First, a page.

The Birthday Problem of the title is a common mathematical puzzle: find the probability that, in a group of N people, there is at least one pair of people who have the same birthday. (Hint: it’s a much lower number than you think. You can find out more about it on Wikipedia if you want to understand why.) The book is about odd ties and coincidences, set in a crumbling Seattle in a world plagued by nanobots that make people crazy.
Why’s it instructive to take a look at? Because Gussoff confronts two problems that speculative writers often face. The first is a complicated scientific or mathematical concept, like the birthday problem, which the reader needs to understand. Gussoff manages to convey it to the reader with no “As you know, Bob” or overly pedantic moments.
The second is that it’s constructed in a way that is incredibly hard to do: overlapping points of view, and plenty of them. When you switch POVs, you bounce the reader out of the story just a little, and Gussoff does it in a way that swiftly gathers the reader back in.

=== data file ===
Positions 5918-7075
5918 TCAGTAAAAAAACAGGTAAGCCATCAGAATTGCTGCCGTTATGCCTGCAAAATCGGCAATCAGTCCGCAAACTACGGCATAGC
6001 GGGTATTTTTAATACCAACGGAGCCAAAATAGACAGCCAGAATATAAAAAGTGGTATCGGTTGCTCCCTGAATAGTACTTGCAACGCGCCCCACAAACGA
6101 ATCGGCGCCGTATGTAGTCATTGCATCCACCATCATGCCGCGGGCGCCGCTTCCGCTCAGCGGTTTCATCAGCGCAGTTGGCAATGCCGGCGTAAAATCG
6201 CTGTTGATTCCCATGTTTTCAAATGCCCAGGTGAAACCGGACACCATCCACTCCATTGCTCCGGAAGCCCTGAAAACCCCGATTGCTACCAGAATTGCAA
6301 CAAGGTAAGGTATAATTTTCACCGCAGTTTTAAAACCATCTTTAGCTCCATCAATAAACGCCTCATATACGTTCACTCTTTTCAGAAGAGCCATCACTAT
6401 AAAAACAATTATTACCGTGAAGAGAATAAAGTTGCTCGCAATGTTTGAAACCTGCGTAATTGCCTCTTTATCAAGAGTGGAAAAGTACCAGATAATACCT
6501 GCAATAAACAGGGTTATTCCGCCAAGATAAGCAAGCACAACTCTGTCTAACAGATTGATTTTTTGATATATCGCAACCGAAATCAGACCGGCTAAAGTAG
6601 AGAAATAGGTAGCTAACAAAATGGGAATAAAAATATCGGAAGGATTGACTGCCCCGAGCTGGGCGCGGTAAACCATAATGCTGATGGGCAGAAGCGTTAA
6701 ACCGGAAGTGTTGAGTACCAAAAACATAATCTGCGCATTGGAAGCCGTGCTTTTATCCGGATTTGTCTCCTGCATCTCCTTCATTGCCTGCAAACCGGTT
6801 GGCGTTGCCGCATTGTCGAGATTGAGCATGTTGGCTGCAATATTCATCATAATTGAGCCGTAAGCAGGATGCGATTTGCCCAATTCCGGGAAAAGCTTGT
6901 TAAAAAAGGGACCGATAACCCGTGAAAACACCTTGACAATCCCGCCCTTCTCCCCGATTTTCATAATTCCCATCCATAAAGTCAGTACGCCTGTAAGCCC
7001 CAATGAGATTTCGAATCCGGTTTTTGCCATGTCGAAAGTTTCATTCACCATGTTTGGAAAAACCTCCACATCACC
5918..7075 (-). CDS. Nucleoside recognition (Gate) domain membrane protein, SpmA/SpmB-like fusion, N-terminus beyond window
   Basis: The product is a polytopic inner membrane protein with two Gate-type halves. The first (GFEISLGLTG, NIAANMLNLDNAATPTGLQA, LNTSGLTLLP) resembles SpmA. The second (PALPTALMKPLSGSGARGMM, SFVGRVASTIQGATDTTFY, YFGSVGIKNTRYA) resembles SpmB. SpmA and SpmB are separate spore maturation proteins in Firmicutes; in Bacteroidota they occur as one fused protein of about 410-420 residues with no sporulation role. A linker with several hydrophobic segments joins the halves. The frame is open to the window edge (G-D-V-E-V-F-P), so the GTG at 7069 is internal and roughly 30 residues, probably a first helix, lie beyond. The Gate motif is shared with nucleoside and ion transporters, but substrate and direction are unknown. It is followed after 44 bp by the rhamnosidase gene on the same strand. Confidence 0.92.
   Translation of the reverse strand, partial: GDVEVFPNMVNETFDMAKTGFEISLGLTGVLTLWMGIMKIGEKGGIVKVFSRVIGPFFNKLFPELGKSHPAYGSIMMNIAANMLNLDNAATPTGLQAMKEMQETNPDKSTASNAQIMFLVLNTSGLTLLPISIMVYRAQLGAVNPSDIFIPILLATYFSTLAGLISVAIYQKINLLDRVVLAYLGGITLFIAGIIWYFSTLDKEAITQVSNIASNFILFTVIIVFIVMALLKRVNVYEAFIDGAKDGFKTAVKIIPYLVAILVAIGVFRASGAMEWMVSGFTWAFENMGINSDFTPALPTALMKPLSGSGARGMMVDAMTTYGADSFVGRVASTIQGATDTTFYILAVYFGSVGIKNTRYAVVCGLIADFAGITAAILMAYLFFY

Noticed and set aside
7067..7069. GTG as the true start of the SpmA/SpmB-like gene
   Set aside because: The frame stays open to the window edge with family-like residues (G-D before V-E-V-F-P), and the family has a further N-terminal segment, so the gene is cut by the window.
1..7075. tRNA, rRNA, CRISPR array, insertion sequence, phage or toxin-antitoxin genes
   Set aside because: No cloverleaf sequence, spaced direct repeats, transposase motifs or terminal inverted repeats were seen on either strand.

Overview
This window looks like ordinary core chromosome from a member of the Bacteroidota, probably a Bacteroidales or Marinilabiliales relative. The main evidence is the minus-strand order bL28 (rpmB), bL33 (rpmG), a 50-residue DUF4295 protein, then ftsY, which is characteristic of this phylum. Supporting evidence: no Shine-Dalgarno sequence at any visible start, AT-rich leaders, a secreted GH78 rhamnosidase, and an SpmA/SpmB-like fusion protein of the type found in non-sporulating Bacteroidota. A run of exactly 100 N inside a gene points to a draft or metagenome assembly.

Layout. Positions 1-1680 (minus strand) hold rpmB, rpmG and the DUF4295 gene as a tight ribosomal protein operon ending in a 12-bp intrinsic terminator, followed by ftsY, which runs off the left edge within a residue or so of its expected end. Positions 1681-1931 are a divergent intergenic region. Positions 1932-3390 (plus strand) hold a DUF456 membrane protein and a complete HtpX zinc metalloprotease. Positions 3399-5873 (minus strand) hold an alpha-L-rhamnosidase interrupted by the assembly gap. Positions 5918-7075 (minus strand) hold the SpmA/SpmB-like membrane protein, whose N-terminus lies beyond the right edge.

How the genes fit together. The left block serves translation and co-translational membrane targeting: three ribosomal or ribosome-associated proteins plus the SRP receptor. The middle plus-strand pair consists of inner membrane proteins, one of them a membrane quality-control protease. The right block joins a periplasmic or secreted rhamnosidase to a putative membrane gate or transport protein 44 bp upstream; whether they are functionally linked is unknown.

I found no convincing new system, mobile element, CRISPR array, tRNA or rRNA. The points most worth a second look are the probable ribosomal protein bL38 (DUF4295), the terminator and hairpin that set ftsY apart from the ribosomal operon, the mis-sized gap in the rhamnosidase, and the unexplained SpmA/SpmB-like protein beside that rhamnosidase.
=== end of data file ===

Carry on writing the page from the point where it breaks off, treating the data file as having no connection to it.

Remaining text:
I like to include a beginning chunk of the book I’m discussing to show you what the author’s prose style as well as what they set. Here’s the first three paragraphs from The Birthday Problem:
Chaaya wasn’t surprised when she woke up and saw lips aimed directly over her face. It was beginning. It’d been just a matter of time.
It begins with one, good solid hallucination.
That was how it had happened to her Nani.This is how it would happen to her.
Gussoff also makes the most of her setting in a way that will delight Seattleites. There’s a joy to imagining Pike Place Market as a post-apocalytic trading post or the SF Museum hosting a cadre led by an aging rock musician.
If you’re interested in more of Gussoff’s work, she’s got a novella appearing this January from Aqueduct Press, Three Songs for Roxy. Its main character is an alien raised by Romany, and Gussoff draws on her own heritage to create a realistic, unromantic, and absolutely appealing narrative.